I have been away from my blog since last Wednesday night. Last week both my daughters were away for the week as the school holidays have started, but work holidays are not long enough to cover them all. When the children were younger this was not a problem as we had full-time childcare. Now they are older, we have to organise the holiday logistics accordingly.
Malcolm and I, to whom leisure time is not a known concept during the week (and consists of domestic and daughter support at weekends), were not sure what to do with our unfamiliar freedom (I think I am right in saying it was a first non-child week in 15 years). On Monday and Tuesday, therefore, we both worked late by default. By Wednesday we thought this was silly, so in the evening we agreed to watch something on TV, deciding on a "no children in the house" DVD, "Tipping the Velvet", a TV film of the Sarah Waters novel. The first episode of three was predictable and hammy, but we stuck with it and found the second two episodes much better — the story carried on being a soap opera but it had raunchy bits in it, with a cheerful lack of moralising that was quite refreshing. I can’t remember much about "Forever Amber" or "Moll Flanders", having read them both when far too young to understand them because I knew they were books of which adults disapproved, but if my vague recollections are correct, "Tipping the Velvet" is of similar ilk. Someone had watched it before, though, as the DVD had lost its wrapping before we viewed it. And it wasn’t Malcolm or me.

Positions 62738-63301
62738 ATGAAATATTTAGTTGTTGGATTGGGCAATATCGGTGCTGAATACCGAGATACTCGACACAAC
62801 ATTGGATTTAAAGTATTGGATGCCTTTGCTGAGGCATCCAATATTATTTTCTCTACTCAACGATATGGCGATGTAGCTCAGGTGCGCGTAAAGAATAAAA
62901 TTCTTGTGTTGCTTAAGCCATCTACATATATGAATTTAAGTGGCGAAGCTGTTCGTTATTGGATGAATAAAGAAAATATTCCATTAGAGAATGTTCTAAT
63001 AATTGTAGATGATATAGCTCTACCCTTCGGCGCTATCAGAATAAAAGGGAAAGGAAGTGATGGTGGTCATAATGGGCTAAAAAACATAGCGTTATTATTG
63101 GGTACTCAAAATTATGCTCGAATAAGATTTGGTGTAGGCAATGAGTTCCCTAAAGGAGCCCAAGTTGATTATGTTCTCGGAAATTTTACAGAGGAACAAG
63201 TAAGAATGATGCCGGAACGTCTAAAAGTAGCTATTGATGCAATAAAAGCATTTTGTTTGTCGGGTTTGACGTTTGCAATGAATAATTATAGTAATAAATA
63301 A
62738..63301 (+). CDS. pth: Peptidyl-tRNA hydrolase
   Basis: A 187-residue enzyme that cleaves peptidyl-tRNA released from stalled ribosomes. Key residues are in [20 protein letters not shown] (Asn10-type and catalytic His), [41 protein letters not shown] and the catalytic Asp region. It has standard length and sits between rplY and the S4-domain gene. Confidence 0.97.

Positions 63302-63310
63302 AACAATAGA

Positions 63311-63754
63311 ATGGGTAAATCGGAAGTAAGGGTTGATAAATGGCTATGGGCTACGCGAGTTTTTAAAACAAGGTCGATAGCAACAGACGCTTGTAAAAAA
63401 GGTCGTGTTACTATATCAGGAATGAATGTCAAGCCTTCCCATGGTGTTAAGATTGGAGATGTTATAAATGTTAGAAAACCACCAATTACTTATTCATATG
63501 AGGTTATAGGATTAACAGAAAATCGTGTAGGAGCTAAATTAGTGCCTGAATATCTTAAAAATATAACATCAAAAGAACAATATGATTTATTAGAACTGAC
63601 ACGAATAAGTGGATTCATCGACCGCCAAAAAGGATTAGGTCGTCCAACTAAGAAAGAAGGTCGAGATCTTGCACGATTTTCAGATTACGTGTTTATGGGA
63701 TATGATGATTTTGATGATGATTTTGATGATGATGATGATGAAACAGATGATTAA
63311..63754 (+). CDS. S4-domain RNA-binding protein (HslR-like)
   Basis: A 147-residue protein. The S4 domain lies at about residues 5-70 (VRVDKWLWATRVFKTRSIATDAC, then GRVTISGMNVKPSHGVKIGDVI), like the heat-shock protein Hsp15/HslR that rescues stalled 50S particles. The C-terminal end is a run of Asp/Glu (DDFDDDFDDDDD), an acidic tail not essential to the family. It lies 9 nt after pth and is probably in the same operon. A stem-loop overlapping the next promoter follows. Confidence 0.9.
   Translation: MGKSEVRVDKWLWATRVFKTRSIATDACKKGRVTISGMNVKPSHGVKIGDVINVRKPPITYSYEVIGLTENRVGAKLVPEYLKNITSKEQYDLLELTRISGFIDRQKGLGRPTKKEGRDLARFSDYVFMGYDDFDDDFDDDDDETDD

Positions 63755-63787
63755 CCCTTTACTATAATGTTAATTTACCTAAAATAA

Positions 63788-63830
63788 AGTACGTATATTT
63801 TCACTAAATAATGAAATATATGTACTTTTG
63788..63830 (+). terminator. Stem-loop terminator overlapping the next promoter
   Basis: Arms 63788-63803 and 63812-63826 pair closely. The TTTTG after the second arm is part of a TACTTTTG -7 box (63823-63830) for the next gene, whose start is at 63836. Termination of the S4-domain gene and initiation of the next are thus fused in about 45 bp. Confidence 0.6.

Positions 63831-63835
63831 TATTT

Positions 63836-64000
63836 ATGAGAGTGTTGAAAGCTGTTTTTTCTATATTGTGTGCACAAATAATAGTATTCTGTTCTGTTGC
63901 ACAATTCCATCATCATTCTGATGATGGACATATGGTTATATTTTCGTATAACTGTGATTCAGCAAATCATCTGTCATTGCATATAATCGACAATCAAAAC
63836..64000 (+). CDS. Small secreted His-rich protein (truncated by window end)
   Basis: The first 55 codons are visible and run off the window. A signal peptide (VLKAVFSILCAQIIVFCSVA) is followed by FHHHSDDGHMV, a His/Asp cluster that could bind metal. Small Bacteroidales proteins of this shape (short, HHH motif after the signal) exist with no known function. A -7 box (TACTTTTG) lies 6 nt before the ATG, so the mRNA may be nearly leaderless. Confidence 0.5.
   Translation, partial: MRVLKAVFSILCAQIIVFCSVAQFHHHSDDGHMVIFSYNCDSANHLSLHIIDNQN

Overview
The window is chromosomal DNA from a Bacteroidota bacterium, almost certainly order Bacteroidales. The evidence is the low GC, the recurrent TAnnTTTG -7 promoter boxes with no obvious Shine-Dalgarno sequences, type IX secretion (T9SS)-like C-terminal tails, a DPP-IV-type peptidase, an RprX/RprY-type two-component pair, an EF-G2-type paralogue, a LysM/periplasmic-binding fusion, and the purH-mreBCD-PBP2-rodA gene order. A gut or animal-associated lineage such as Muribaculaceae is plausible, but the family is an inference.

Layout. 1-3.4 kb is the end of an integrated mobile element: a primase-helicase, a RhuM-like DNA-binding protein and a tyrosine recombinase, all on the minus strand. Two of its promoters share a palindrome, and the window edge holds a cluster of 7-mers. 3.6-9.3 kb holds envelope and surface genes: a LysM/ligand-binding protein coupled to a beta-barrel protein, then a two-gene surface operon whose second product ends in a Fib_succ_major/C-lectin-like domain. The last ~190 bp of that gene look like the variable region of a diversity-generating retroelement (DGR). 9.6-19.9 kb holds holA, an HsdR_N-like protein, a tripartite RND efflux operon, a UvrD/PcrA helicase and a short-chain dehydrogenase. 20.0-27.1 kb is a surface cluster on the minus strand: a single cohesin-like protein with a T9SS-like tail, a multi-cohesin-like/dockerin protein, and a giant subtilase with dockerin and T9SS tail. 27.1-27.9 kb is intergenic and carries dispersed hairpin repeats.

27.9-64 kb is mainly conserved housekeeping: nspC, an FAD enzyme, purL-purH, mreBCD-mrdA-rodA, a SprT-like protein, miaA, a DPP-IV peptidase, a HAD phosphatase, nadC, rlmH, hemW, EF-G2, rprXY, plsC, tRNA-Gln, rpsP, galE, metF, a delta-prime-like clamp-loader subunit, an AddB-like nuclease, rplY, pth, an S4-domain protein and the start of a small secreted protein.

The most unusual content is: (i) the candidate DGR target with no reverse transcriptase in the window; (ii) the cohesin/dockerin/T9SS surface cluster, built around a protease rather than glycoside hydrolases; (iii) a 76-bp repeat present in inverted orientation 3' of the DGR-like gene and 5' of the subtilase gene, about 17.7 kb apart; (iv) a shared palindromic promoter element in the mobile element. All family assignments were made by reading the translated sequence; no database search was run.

On Thursday evening we visited the National Theatre: what happened to be on was "2000 Years" by Mike Leigh. It was one of those sitting-room plays — the audience participated in the home life of a north London Jewish family and was privy to their opinions of modern Israel, Tony Blair, etc. I found it disappointingly banal. If there was a deep irony under the banality, it passed me by. The characters in the play (Mr and Mrs Average and their unemployed maths graduate son) had rejected modern Israeli values after being forced to spend time on a Kibbutz when young, and had opted for a comfortable life in Cricklewood instead. Cue lots of boring chit-chat criticising Israel, Blair, Bush, the Jewish religion, etc. Plot: son gets religion (delayed adolescent rebellion, geddit?), everyone has a go at him, daughter is a rootless hippie-leftie, everyone loves her, daughter’s boyfriend is Israeli new-generation Kibbutz-rejector, shrugs when asked about his time in the army, spends time aimlessly wandering round world (though clearly will be a merchant banker by the time he is 30 and the daughter will own a fitness studio, and they’ll have 2.4 children). Grandfather visits and argues with grandson about religious conversion. Long-lost sister turns up and does Alison Steadman (but thinner) "I’m mad" comedy stint, leaves. End of story. The most disappointing aspect to me was that I had just spent 2 and a half hours watching people interact about the Middle East question and modern day Zionism, with a bit of cheap Bush/Blair bashing on the side, without a single piece of insight. And not much of a laugh either.
On Friday we went to Rutland to collect Jenny, then drove on up to York to spend the weekend with Malcolm’s sister and family, where Cathy had been staying. Now I am back, this week I am on holiday from work based at home, so back to my senses and my blog, I trust. Typepad has had an upgrade while I was away, and my Bloglines page is no doubt bursting at the seams, so I will look at all that and probably be back soon.